Set this problem up with just four pieces and see who you can catch!|
|Dec-18-07|| ||MostlyAverageJoe: <Autoreparaturwerkbau: Before even seeing today's puzzle i knew, cg.com will try to compensate yesterday's over-toughness of puzzle with today's over-easiness of it.>|
Indeed, this one evaluates in the easier range of Monday puzzles.
|Dec-18-07|| ||dabearsrock1010: <MAJ> Im fairly sure this occured because what made this hard had nothing to do with calculation but just overall awareness of possibilities, which for a computer isnt a factor since it looks at every legal move. so perhaps computer evaluations dont mean as much in this situation.|
|Dec-18-07|| ||somitra: Another interesting game with similar ending is Anand vs Svidler, 1999|
It is one of my favourite games by Anand.
|Dec-18-07|| ||greensfield: <11. O-O-O+> to win the rook.
Surely Black would not have snaffled the b-pawn if he had been fully aware of the castling rules|
|Dec-18-07|| ||Sularus: yep, too easy.|
|Dec-18-07|| ||johnlspouge: 11.0-0-0+ winning the b2.
I hate it when castling solves a puzzle. The ability to castle is not intrinsic to a position, but depends on the position's history, which is then required external information. I grant that castling is likely on move 11, but I remember from 36 years ago a puzzle (without the move number) in Chernev's "Combinations, the Heart of Chess" with the castling theme. I hated it then, and I hate it now.
|Dec-18-07|| ||JMJ565X: aghh piece cake queenside castling of course!!!! something harder please|
|Dec-18-07|| ||gus inn: <ashatranti> I mainly agree with you....
So 3.Bb5 ? .Have you ever considered 1.d4
once and a while ? Well sometimes it really pays off , to make a change.Keeps one more alert.Good luck BTW.
|Dec-18-07|| ||gus inn: <johnlspouge> Perhaps when you stop hating it , you will easier find the solution.Often it works in that way.|
|Dec-18-07|| ||zb2cr: I saw this in seconds. Most of the time was spent in convincing myself that castling must still be legal in this position. |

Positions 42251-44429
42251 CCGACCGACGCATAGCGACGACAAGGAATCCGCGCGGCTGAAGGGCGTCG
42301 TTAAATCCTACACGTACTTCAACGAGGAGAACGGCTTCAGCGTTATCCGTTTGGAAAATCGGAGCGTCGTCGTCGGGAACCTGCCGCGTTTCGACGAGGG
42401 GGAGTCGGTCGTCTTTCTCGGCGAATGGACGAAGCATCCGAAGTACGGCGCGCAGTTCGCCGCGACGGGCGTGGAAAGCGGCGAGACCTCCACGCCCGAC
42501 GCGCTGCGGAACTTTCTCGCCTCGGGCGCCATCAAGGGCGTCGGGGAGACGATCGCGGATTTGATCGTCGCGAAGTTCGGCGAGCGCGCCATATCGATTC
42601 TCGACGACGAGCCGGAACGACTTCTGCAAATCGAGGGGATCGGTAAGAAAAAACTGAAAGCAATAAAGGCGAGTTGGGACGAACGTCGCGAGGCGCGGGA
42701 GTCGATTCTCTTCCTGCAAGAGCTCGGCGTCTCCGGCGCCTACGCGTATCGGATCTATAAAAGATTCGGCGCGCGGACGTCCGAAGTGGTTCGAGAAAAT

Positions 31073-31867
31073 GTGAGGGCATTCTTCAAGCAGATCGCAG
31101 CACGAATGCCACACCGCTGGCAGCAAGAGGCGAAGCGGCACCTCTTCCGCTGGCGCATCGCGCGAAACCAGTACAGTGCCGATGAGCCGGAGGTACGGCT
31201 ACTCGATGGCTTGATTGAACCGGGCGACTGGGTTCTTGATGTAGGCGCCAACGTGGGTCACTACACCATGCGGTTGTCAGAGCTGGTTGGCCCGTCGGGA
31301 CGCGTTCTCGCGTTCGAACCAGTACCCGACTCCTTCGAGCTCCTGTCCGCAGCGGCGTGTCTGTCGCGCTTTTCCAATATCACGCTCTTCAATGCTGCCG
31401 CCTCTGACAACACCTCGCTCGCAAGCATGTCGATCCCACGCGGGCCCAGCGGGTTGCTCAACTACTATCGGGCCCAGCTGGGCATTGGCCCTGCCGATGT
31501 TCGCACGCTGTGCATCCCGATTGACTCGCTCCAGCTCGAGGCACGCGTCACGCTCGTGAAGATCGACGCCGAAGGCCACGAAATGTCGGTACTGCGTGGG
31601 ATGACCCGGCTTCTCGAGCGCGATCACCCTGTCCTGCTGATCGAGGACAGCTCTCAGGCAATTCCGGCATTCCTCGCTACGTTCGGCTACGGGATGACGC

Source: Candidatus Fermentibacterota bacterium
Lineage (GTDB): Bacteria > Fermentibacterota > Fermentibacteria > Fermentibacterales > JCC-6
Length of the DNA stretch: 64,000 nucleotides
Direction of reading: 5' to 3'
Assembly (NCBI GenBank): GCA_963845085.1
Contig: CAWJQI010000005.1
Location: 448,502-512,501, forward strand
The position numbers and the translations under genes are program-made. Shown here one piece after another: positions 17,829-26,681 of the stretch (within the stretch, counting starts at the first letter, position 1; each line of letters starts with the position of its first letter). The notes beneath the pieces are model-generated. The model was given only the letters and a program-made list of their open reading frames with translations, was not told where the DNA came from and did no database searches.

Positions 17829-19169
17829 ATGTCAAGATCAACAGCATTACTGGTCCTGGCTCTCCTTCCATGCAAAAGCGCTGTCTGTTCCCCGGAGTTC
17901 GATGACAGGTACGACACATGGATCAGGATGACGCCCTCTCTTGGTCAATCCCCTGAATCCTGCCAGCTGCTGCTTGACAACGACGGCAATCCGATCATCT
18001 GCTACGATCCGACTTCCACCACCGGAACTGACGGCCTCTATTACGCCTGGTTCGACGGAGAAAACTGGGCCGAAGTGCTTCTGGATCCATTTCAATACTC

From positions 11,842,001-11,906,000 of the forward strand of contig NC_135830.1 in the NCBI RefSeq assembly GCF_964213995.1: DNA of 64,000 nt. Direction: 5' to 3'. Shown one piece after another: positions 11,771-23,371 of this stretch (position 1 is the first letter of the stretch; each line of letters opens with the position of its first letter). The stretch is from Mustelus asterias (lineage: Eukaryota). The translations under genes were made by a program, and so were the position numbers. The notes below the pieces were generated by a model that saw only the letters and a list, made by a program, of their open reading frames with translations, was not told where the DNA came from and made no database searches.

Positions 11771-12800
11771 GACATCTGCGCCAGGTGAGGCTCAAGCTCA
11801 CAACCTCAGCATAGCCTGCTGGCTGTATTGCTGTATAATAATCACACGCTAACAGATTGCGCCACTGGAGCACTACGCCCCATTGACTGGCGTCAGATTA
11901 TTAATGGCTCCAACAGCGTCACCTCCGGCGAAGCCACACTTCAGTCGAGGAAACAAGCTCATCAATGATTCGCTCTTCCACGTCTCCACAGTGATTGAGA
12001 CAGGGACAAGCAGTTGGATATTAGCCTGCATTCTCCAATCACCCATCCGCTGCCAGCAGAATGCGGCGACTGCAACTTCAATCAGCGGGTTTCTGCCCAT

And to <jacklovecaissa>, please don't carry the war analogy too far. Chess is not war, for several reasons.
1. Clausewitz reminds us that "War is the province of mistake." The history of warfare is replete with battles lost by simple-minded mistakes. Thus, it's more reasonable to expect a mistake from the enemy in war than over the chessboard.
2. Clausewitz also coined the expression, "the fog of war", to express the confusion and lack of information that is common to all battles. There is no such fog on the chessboard--all of the opponent's pieces and maneuvers are visible. Once you've lost a piece, your opponent doesn't have to worry about hidden forces or a suddenly introduced secret weapon.
3. Over the chessboard, a single piece is a far larger part of your total forces than a single "aircraft carrier". If you reduce everything to its equivalent in Pawns, you start with 39 units. So being a piece down is having a loss of about 10% (or more, if it's late in the game) of your total fighting force. In a war, loss of a unit can be recouped, given time; you can produce more hardware, recruit and train more fighters. This is absolutely not the case with chess.
There are other reasons too why the analogy between chess and war shouldn't be pushed too far, but this post is already turning into a book, so I'll cut myself off.